Breaking News

A Quick Rundown of Sheet Metal Tools

 

Although not all sheet metal tools can be neatly categorized as either cutting or bending tools, the majority of them will fall somewhere into one of those broadly defined categories. As for the others, we’ll save them for the end.

Cutting tools – No surprises here; cutting tools designed for sheet metal either use blades or jaws to cut through the metal or use supplementary power to remove a portion of the sheet metal so that it can be shaped. Here are some popular styles of sheet metal cutters. 

  • Shears – Sheet metal shears, which are often called tin snips or aviation snips, can be used to make either curved or straight cuts in sheet metal. They are more practical for making shorter cuts but some can be used for making longer cuts. 
  • Nibblers – Whereas shears and snips cut directly through sheet metal via the action of cutting jaws, nibblers cut through a small section, often by the aid of power. This produces no distortion along the edge, which can be problematic when working with snips.
  • Slitters – Slitters are typically reserved for making large cuts through coils of sheet metal stock.

Shaping tools – Unlike cutting tools which cut through sheet metal or remove portions of it so it can be further worked, shaping tools, as their name suggests, alter the shape of the existing sheet metal panel without removing any stock. These are some of the most popular types of sheet metal tools.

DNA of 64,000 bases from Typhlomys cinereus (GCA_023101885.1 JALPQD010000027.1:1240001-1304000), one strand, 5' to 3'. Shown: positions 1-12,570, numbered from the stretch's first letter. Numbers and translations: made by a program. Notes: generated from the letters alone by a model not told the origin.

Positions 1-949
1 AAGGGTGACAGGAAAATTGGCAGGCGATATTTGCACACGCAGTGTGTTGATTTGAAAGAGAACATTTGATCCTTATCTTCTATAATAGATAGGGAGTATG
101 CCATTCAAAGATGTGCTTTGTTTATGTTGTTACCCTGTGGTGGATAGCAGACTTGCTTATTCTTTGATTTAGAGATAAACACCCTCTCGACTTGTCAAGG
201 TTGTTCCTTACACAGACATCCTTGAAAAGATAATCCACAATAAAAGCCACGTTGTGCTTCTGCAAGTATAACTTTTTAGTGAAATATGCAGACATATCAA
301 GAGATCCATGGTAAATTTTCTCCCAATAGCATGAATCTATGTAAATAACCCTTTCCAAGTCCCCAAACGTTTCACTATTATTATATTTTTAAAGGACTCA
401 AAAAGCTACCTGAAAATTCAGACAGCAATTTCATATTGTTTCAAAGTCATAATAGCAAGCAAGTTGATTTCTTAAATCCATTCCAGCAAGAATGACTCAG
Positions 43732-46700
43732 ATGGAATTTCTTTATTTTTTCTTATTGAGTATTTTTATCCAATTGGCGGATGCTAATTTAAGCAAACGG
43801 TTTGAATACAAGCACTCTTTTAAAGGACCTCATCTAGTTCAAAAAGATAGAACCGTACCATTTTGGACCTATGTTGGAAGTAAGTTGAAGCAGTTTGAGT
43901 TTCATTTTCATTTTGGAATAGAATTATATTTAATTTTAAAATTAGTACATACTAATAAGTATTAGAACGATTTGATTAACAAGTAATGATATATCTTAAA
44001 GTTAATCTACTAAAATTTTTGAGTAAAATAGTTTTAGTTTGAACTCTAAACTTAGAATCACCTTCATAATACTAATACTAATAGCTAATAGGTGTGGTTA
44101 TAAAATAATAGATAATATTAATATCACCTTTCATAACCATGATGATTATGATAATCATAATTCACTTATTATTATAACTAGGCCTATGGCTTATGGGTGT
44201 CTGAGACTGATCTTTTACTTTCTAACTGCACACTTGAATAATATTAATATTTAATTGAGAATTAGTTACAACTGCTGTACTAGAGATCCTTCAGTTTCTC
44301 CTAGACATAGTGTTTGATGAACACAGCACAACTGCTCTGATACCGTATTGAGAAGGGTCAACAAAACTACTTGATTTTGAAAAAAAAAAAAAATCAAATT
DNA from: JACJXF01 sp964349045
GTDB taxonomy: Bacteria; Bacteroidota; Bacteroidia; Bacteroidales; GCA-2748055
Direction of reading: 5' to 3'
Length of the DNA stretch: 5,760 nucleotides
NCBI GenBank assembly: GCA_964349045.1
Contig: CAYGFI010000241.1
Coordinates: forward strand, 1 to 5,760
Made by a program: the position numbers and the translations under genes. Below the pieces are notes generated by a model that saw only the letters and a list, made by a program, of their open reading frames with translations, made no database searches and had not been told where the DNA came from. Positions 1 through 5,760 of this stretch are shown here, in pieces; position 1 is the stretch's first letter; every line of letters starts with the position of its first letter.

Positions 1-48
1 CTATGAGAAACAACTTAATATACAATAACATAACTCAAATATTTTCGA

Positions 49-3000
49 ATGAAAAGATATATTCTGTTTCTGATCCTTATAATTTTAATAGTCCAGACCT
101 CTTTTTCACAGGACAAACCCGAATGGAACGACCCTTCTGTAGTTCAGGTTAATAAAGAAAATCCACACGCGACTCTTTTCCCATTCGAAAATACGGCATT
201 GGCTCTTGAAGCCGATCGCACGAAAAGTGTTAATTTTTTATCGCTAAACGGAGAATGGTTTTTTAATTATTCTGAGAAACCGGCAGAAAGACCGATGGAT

• Benders – Benders are similar to brakes except benders are usually smaller and can be put to work more easily and efficiently, often for making longer bends for seams or eaves.
  • Seamers – Seaming tools usually finish the same that may have been partially created beforehand with a bender.
  • Pliers – Pliers can be used for making small, precise bends and adjustments to sheet metal, such as in hard to reach confines. 
  • Hammers – Hammers can be used for shaping, bending, marking, piercing and even stretching sheet metal.

Other Tools – In addition to cutting and shaping tools, you can also find the following in most collections of tools designed for sheet metal. 

  • Decoilers – Decoilers hold a coil of sheet metal stock and pay it out under controlled speed so that it can be worked safely and efficiently.
  • Marking Tools – Marking tools are used to mark metal for bends, cuts or other purposes. Tools like scribers will actually engrave a mark in sheet metal that cannot be wiped away or effaced. 
  • Tongs – Tongs are useful for holding and manipulating sheet metal but they can also be useful for making fairly precise bends and shapes, similarly to how pliers can be used.

If you want to learn more about each of these categories of sheet metal tools, visit John Stortz & Son at Stortz.com. There you can learn more about them and forward any remaining questions to their team. You can even call them at 888-847-3456 and they’d be happy to help.

Otherwise, you can pick up whatever essential sheet metal tools you needed right on their site. They’ve been providing high quality tools since 1853 and it’s no different today. 

About Twinkle Goel

Comments are closed.

Scroll To Top